Tuesday, August 27, 2013
My friends from the Seattle-area Tibetan community recently marched in Seattle’s huge, annual celebration-of-summer, the Seafair Torchlight Parade. It was a warm evening and the downtown city streets were lined with Seattleites in shorts, t-shirts, and flip-flops. The Tibetans, meanwhile, were dresed-to-the-nines in costuming they might wear for festive events in their homeland, a high, cold plateau surrounded by snowy mountains.
The Tibetans were wearing long sleeves that night and must have been roasting in their robe-like chubas. Some were wearing hats with fur trim. Nevertheless, they enthusiastically pounded on drums, blew ceremonial horns, and danced their way along the parade route, proud to share their culture with Seattle.
And though their volunteer photographer -- yours truly -- did not dance his way through downtown Seattle, I did walk, backwards, the entire 2-mile-long route in order to document the procession moving forward.
So that I’d fit in with the costuming of their group, my Tibetan friends gave me a Tibetan shirt to wear, but fortunately they didn’t ask that I wear a fur hat.
Monday, August 19, 2013
I’ve lived and made photographs in two very different parts of America in my years on this planet, and each place, while appearing visually dissimilar from the other, felt comfortable and right at the time. Neither place better nor worse, mind you, just right.
I grew up in Ohio and that was “home” through my mid-20’s, when my wife, young son and I moved West, settling in the Pacific Northwest where we’ve lived now for 35 years. It could be that I’m just an adaptable fellow but I feel like I have two homes, two parts of the country a couple of thousand miles apart where I have friends, family, a photographic history, and roots.
Friday I headed for the Cascade Mountains for a hike with a friend. I began my day by watching the sun rise over Puget Sound, and, at the end of the day, my companion and I looked on, slackjawed, as the setting sun painted the clouds a fiery reddish-orange. My friend and I both agreed that we feel fortunate to live where we do.
But, come November, I’ll travel to my mother’s home in Ohio for a stay in the town and house where I grew up. I’ll do late Fall chores for Mom and I’ll enjoy my time there too.
In Ohio I’ll rake leaves into piles and those piles will be the colors of the sunrise and sunset skies I saw on my hiking trip Friday.
Monday, August 12, 2013
Ansel Adams once lamented that some of his early work had great depth of field (meaning it was in sharp focus from foreground to background) but limited depth of feeling. I sometimes think about Ansel’s lamentation as I look at my own pictures, asking myself: Does it just look nice, or does it say something? Is my heart in it?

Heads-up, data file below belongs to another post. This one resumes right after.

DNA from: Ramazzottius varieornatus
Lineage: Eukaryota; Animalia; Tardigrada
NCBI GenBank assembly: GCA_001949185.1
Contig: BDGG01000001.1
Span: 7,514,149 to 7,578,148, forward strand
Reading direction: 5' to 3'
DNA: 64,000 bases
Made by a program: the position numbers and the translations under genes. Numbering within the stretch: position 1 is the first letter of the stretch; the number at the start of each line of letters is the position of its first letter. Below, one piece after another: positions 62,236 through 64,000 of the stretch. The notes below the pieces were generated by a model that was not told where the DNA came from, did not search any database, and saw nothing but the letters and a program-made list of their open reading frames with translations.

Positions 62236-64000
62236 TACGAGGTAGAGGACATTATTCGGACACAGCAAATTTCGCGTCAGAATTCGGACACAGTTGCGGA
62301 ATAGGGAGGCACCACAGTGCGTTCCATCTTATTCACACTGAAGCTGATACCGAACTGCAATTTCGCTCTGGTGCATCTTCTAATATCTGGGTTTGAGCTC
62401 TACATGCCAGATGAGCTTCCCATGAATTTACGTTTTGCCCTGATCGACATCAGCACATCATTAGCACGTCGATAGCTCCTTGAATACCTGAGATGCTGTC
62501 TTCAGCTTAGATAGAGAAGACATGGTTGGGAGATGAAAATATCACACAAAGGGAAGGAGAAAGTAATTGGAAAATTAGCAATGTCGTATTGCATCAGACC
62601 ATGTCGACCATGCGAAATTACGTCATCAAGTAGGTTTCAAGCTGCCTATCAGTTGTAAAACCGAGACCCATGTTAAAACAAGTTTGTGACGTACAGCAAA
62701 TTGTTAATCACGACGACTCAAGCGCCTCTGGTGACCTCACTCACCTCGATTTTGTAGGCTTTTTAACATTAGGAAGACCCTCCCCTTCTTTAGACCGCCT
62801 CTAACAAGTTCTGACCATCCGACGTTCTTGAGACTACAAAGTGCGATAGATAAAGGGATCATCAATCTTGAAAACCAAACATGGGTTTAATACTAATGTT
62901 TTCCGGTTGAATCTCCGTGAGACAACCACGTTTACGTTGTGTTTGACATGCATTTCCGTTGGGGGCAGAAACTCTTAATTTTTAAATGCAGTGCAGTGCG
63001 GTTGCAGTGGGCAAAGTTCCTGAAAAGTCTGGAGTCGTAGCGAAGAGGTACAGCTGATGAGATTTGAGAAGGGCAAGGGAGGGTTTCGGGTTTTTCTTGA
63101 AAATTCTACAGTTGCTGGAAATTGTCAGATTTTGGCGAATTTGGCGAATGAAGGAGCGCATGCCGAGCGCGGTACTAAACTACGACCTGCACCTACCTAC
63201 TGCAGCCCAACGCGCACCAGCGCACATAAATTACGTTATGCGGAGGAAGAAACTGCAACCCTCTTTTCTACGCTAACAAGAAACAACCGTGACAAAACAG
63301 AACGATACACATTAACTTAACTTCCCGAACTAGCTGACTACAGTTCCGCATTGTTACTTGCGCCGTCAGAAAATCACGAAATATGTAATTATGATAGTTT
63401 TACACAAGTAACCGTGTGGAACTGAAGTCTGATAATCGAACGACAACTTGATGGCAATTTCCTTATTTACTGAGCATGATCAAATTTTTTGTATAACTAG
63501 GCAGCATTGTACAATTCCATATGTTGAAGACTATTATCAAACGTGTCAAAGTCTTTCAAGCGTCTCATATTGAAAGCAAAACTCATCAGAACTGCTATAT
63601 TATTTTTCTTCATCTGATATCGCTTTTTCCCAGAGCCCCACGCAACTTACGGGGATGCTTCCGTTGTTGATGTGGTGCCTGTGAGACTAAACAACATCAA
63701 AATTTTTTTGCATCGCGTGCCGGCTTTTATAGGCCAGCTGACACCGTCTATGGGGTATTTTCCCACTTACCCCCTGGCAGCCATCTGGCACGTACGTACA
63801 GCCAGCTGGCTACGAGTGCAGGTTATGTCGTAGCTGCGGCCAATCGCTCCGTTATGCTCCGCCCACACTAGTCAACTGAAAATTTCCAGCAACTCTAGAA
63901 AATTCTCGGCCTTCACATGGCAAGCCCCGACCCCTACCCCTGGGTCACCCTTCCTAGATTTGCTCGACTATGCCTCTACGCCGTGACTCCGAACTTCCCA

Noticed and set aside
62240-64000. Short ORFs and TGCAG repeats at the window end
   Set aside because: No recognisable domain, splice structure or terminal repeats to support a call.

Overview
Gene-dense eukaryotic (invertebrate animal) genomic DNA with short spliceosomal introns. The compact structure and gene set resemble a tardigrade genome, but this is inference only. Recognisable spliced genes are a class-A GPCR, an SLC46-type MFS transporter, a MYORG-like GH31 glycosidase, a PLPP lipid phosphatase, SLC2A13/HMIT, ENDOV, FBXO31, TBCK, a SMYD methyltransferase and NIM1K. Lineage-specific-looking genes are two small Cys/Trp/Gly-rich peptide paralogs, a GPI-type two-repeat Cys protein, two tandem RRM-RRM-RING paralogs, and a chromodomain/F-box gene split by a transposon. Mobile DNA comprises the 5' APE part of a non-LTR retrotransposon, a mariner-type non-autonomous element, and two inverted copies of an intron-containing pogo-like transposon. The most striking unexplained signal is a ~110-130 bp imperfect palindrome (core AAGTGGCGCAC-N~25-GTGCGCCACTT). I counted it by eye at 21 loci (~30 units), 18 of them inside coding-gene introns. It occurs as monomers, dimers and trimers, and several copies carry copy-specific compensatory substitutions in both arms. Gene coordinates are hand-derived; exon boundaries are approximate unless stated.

It’s a critical question, one that needs to be asked...but one also fraught with peril, because it sets up these possible scenarios:
A: Artist makes work, puts his/her heart and soul into it.
B: Viewer comes along and reacts favorably to the art.
C: Artist feels fulfilled...
D: Viewer doesn’t think much of the work and is unmoved.
E: Artist feels like a failure.
I once worked as a photographer at a newspaper where a wise-ass reporter said to me: “Photographers...you just can’t love ‘em enough,” a sardonic but I think right-on observation about artists, and frail egos.
I guess I’ve learned to survive in the conflicted world of art and commerce because last week I shot a lot of nice images that clients paid me to do, but I also shot pictures, just for myself, that I like. It’s the personal pictures I’m posting here today.
The wisteria on our front porch has been amazing this year, blooming not just once, but twice. The blooms positively glow in the early light of morning; and in the evening, the soft shadows the leaves cast on our front door are wonderful.
The front porch is our outdoor living room this time of year.
Humans (and dogs) spend evenings on the porch, and are quietly contented.
Friday, August 2, 2013
I wonder whether the pictures I’m posting today might lead a viewer to suppose that I’ve recently been off someplace colorful and exotic...New Guinea or New Zealand, perhaps?... or maybe Fiji? That I’ve been in a climate where my clothing needs were few: A beach towel tied around my waist and flip-flops on my feet?
Is it possible that these pictures give you the idea that I’ve traveled to a land where the inhabitants might be referred to as “natives”?
‘Fraid, not, dear reader. These pieces of photographic eye candy were found just miles from my home in the Puget Sound region of the Pacific Northwest. I made the “Bird Woman” portrait posted above while doing a volunteer shoot at a sweet summer camp for kids with health challenges; and I shot the images below at a wedding reception.
I can’t remember for certain, but, though the weather has been nice here lately, I’m pretty sure I made the photographs without even having to wear sunscreen (nice because there’s always the possibility that goopy sunscreen might accidentally get smeared on my expensive, nano-coated camera lenses, leading to imagery that is far too soft-focus and dreamy for my photographic style.)
Nope, I’m afraid there are no recent South Seas island experiences to report from my world, though I should hasten to add that the eye candy was a fun find... and also that I’ve resolved that next week I’m going to wear flip flops as often as possible.